Back To It

I’ve been busy with music/Hypnos, my dad’s visit to Portland, writing, and all the rest of life. Funny, when I blog regularly I find it easy to keep on blogging regularly, and once I stop it’s very easy to STAY stopped. So many things are like this, especially exercise and creative activities. Running every single day is easy. Taking a week off running, and then starting to run again that first time is much harder.

I still write six days a week, exercise six days a week, work my day job five days a week, listen to tons of music, watch lots of movies with my wife, and don’t get enough sleep.

Lately I’m working on a lot of stories simultaneously, even more than usual for me, and the stories are all over the map. I’m writing an SF story about a group of robotic domestic helpers left behind by their humans on an Earth-like colony, a horror-tinged SF story about some weird stuff lurking in the bottom of a deep mine (not started in response to the major news story about miners in Chile), finishing up a dark fantasy or horror bit about a family vacationing at a lake house and coming under the influence of some local entities. I have another odd, dark bit about a married couple who retreat to a cabin out in the wilderness near Mt. Hood and begin to lose all connection to the world they left behind.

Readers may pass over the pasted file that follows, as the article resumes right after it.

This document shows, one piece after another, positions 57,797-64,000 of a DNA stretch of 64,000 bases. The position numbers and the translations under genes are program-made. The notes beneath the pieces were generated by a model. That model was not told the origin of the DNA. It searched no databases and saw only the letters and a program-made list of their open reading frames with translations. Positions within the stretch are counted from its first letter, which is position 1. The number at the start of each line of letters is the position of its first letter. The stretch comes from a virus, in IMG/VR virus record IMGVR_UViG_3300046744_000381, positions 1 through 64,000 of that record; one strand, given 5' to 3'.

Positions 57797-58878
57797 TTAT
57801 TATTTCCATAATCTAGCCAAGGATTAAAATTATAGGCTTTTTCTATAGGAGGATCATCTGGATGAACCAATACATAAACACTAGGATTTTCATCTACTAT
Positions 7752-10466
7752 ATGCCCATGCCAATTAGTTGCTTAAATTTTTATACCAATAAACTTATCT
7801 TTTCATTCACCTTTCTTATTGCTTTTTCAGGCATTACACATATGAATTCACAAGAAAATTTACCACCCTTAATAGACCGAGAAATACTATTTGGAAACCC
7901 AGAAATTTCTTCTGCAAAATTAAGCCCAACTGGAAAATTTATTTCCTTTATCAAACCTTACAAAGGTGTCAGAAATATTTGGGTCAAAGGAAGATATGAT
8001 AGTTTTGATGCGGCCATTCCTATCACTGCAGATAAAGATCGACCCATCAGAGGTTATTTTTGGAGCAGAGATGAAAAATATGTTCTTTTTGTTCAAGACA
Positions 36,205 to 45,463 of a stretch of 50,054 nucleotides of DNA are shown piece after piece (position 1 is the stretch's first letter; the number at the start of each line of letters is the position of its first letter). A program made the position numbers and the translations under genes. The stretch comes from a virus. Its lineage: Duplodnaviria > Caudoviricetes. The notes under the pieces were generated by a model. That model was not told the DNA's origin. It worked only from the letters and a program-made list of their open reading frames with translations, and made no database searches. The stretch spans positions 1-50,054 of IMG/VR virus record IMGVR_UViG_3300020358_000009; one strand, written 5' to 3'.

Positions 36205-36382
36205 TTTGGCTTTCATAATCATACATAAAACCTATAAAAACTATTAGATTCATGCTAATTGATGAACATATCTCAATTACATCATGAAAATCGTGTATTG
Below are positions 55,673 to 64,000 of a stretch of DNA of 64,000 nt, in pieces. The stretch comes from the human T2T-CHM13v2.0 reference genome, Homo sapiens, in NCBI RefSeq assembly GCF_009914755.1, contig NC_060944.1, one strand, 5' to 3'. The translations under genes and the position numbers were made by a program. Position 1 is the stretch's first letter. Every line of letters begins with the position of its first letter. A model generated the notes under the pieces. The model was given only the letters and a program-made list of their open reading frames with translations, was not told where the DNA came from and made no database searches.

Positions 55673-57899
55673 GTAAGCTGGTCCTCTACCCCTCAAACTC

I’m also continuing heavy cuts on my two “salvage project” stories I mentioned before… mega-long stories that needed to lose 2/3 of their length before I could even assess how to turn them into something interesting. They’re down from 14,000 words to 5,500 and from 11,000 words to 5,300 so they’re getting close to where I can see what they need to be. This has been a really useful and interesting test or experiment, but I don’t know that I’d do it again. I could have easily rewritten these stories from scratch in less time, and with better result, but then again that wasn’t really the point.

I’ve got the same nine final drafts still circulating among various markets. My two longest-pending submissions are both Writers of the Future, for 2010-q3 (June-ending quarter) and q4 (Sept-ending). Jeez, sending those guys a story means keeping it from other markets for about six months, it appears. I realize they get a lot of submissions but it seems they could finish one quarter’s reading before opening it up to the next quarter… and then the one after that. They just announced q2 results, and they’re reading stories for q3, q4, and 2011 q1 (quarter ending December) all at once. Sheesh, talk about slush pile.

Reading notes…

I’m still reading Laird Barron’s Occultation, an absolutely top-notch collection. Seriously, some of the best strange/dark short fiction I can remember reading, not just recently, but ever. When I get through that last story and a half (I’m reading other stuff in parallel so it’s taking a while) I’ll write a real review.